The reason this is important is that many times our observations of the world do not point us in the same direction as Biblical Wisdom, and an example is a typical reading of our passage for today. Our passage for today seems to go against basic logic. It seems to directly contradict the common sense deal. If I feed my enemies he will be nourished, if I give him drink his thirst will be quenched. In other words, if I take care of my enemy, he will be stronger, and therefore likely to overcome and destroy me, which is not what I want, so I will not do it. That seems like logical truth. Why on earth would my providing for my enemy's needs ever pour "hot coals on his head?" I teach with a guy, who finds great pleasure in pointing out to me the idea that the Christian viewpoint is silly, fantastical, fairy tale nonsense. He would point to a passage like this one and our gospel reading for today and say that the teaching in it is metaphorical at best, and downright misleading at worst, completely impractical, completely untrue. Faith being enough to move a mountain is a particular favorite of his to point out that faithful people are ignorant.
This has been a problem for many Christians throughout history, especially when faced with the dilemma of science and faith becoming at odds with each other. John Bunyan in his book "A Pilgrim's Progress" has the allegorical character called "Worldy Wise" leading Christian astray. Is that forever the case, that science and faith are at odds with one another? It doesn't seem to be the case here because Paul is evoking ancient "wisdom" by quoting Solomon, but then maybe Solomon isn't worldly wisdom, but instead Godly wisdom, but I wonder why those need be at odds, when we affirm that this world was created by God. From a scientific standpoint it seems like the observations of faithful people throughout history should not be ignored, and from a religious point of view, aren't many of the claims of Christianity right in line with most scientific observations, do dinosaurs and evolution really challenge our grasp on truth and faith? Jesus often uses the natural world to help substantiate his claims, i.e., consider the lilies of the field, just to name one. It seems then that there should be harmony between our observations of the world, which we call science, and the claims of Christianity.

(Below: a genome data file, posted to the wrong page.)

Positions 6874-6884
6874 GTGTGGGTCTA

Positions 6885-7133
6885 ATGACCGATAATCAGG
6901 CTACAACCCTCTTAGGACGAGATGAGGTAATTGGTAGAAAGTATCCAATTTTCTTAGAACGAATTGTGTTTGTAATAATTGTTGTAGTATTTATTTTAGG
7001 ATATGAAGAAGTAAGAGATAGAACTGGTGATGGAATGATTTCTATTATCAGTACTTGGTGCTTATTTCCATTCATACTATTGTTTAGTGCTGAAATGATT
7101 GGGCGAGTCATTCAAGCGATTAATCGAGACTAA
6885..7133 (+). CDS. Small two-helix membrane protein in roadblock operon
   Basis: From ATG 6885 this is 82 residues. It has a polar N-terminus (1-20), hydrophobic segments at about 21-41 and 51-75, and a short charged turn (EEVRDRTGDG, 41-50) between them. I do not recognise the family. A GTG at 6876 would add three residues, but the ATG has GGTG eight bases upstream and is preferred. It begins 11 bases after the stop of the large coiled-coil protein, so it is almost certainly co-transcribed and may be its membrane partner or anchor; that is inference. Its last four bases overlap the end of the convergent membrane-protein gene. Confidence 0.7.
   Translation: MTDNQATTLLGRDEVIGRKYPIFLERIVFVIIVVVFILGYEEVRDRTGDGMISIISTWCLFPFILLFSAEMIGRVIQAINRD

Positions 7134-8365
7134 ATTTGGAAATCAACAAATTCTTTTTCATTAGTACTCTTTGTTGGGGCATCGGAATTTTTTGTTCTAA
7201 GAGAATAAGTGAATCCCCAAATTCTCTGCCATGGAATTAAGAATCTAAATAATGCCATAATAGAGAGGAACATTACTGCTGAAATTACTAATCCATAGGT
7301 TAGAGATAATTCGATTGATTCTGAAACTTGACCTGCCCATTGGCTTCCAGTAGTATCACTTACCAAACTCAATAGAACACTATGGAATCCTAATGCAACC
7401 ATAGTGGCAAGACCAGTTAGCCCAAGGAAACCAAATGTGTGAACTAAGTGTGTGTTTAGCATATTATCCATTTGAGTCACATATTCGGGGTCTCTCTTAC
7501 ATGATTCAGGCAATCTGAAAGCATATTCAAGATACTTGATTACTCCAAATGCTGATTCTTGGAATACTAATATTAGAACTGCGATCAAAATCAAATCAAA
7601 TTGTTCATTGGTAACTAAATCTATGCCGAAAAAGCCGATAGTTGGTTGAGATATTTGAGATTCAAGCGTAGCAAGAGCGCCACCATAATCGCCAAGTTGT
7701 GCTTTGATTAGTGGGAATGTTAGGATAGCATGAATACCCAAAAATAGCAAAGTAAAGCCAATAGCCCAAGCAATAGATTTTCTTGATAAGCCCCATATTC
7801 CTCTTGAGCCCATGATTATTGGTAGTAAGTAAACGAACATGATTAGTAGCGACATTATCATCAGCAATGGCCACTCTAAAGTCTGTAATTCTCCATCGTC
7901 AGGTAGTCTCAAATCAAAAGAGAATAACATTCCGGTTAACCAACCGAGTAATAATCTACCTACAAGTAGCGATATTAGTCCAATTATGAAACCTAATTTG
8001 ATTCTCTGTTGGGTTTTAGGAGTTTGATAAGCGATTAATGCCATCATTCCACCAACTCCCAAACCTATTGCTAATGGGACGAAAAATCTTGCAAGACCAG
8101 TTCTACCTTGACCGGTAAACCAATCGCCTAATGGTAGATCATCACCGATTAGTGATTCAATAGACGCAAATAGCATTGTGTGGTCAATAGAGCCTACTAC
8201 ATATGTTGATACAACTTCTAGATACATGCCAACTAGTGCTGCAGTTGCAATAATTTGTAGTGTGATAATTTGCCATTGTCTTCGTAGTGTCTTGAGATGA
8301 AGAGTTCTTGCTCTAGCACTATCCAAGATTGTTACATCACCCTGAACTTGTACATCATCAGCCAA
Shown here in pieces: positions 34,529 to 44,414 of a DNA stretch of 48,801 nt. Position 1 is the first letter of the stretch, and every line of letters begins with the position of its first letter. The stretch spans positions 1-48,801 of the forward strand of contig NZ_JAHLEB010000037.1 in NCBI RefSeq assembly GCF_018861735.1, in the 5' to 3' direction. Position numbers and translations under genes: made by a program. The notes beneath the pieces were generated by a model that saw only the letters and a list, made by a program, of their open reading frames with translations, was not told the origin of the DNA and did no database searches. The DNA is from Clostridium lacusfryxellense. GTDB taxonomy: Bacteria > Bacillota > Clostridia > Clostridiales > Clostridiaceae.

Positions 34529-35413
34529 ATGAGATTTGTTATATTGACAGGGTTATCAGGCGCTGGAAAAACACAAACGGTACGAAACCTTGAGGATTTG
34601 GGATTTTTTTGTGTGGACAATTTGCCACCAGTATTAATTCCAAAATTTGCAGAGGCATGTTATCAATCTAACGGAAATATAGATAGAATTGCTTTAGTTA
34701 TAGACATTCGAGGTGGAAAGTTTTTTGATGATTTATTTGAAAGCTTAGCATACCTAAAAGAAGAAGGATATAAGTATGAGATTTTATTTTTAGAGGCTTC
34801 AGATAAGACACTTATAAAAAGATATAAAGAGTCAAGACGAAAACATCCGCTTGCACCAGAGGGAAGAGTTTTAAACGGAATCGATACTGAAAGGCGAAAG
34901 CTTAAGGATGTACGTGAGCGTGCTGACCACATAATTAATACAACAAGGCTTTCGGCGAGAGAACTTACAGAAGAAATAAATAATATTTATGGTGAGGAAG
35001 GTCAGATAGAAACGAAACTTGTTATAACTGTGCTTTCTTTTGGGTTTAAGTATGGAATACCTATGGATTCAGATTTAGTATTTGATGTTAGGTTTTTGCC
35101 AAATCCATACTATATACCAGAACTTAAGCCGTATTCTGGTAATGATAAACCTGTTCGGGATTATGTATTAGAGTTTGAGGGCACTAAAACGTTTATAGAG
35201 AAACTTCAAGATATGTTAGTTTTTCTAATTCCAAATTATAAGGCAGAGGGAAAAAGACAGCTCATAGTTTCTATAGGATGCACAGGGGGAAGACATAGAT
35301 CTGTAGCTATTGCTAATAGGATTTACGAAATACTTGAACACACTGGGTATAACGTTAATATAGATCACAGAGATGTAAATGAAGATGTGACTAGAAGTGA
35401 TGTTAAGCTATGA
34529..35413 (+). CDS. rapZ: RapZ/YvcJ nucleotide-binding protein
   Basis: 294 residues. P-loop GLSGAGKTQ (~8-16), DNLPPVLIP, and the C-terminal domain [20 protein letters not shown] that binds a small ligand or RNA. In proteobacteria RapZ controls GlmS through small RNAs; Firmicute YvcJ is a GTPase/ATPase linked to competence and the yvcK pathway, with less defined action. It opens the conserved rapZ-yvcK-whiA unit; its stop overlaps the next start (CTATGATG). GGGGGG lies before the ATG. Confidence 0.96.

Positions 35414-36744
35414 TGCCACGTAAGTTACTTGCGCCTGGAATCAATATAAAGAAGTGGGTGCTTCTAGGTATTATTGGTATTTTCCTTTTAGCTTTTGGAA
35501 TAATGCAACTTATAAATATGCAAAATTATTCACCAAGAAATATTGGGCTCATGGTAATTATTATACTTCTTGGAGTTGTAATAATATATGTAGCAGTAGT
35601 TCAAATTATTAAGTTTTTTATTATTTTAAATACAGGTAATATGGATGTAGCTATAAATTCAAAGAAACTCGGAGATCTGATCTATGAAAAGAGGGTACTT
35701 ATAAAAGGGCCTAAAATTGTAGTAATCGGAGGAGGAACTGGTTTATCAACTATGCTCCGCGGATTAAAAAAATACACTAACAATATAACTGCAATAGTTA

Let's take our passage as a test for this. What would need to be true for the idea that feeding and giving drink to your enemies actually pours hot coals on their head? Actually the Greek word for coal is Anthrax, doesn't that just make this passage all the more interesting? What would need to be true so that feeding and giving drink to our enemies actually heaps a little anthrax on their head? Obviously, the Anthrax or the coal is metaphorical. Everything that I could find in studying this phrase says that it has to do with feeling shame or embarrassment for your actions, which makes sense because when  you feel shame you blush, your face turns red as if you were hot, Hebrew is full of poetry like this, such is the case when you don't have a lot of words for stuff. So your enemies feel shame when you treat them kindly, why? Why would they even care, unless human beings, all human beings, even our enemies do innately know that there is right and wrong, and they also know the difference between right and wrong, and that kindness is always right and discord always wrong? That forgiveness and love are the ways the world is supposed to work, and discord and holding grudges are not.
Look at the Prayer for Preparation. It is a quote from Martin Luther King's writing explaining the idea of non-violent protest.

I am quite aware of the fact that there are persons who believe firmly in nonviolence who do not believe in a personal God, but I think every person who believes in nonviolent resistance believes somehow that the universe in some form is on the side of justice. That there is something unfolding in the universe whether one speaks of it as a unconscious process, or whether one speaks of it as some unmoved mover, or whether someone speaks of it as a personal God. There is something in the universe that unfolds for justice and so in Montgomery we felt somehow that as we struggled we had cosmic companionship. And this was one of the things that kept the people together, the belief that the universe is on the side of justice. [2]